Habitat for Humanity Singapore
Habitat's work in Singapore
Singapore News and Stories
Habitat for Humanity Singapore begun operations in response to the urgent reconstruction needs following the Indian Ocean tsunami in 2004. Since its inception, HFH Singapore has continually mobilized volunteers under the Global Village program for building projects and disaster response all over the world including Malaysia, Indonesia, China and India. In Singapore, the Project HomeWorks program seeks to improve the living conditions, safety and sanitation facilities of a growing number of vulnerable elderly across the island. To date, HFH Singapore has mobilized a total of more than 18,500 volunteers in over 700 builds in the Asia-Pacific region and over 1,300 home improvement projects. HFH Singapore is also involved in fund raising and advocacy for Habitat projects in the Asia-Pacific region and other parts of the world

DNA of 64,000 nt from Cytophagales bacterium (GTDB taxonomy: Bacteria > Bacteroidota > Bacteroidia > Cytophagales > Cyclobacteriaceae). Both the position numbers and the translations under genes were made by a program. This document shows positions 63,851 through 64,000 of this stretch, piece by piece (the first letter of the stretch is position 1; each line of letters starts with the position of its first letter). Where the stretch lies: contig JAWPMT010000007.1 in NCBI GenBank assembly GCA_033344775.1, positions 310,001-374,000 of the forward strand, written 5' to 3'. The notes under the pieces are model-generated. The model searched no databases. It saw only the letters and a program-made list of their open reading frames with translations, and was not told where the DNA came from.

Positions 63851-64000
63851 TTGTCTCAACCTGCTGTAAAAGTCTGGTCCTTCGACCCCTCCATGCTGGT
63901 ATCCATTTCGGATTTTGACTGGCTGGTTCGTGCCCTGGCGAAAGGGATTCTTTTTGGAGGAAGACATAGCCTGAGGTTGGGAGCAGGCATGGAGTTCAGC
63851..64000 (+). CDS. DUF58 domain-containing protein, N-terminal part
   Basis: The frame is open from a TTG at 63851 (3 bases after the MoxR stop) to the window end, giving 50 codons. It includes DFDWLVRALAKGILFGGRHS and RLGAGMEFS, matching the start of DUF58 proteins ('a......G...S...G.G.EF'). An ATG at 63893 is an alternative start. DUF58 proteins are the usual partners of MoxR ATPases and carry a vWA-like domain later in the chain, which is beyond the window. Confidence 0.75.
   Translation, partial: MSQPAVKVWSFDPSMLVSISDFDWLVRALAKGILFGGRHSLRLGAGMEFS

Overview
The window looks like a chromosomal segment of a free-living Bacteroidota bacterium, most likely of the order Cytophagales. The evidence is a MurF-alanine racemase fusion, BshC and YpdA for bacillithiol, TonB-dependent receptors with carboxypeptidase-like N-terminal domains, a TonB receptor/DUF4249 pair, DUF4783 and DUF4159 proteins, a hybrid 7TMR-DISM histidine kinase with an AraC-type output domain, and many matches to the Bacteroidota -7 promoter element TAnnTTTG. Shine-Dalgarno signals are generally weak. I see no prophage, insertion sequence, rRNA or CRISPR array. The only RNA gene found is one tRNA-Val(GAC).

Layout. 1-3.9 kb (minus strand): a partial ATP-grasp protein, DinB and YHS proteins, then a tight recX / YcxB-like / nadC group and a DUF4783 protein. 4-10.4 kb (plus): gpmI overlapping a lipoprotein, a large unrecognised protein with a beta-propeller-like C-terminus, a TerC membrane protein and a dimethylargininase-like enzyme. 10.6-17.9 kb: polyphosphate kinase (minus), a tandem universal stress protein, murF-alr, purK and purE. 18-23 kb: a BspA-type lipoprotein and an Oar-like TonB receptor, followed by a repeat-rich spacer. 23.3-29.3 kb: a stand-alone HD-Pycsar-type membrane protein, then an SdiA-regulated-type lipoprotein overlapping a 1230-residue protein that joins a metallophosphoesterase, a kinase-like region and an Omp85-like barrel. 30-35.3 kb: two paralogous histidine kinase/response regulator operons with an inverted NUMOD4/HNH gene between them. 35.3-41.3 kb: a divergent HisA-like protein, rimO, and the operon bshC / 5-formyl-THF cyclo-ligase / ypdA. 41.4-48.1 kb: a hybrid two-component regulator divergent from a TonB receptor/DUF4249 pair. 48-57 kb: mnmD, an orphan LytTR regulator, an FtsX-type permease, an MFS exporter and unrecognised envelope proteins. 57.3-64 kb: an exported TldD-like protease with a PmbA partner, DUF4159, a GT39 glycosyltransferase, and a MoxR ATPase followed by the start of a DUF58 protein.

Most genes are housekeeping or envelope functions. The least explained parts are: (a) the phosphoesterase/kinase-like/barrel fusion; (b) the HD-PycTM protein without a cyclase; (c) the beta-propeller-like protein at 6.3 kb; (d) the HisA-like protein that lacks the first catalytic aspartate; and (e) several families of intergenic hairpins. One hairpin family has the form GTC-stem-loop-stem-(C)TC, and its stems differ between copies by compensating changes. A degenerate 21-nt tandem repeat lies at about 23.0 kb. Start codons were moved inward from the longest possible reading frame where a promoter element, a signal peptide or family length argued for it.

Housing needs in Singapore
Before the Singapore government established the Housing & Development Board (HDB) as the country’s public housing authority in 1960, only 9 percent of the population was living in low-cost public housing. Today, more than 80 percent of Singapore’s population lives in high quality HDB flats and approximately 90 percent of these residents own their flats. In 2012, the Singapore government announced that there were over 35,000 vulnerable elderly living alone. This number is likely to increase to 61,000 by 2020 and 83,000 by 2030. Living conditions for these elderly people, who typically reside in one-room estates, are poor as many are unable to care for themselves.
How Habitat addresses the need in Singapore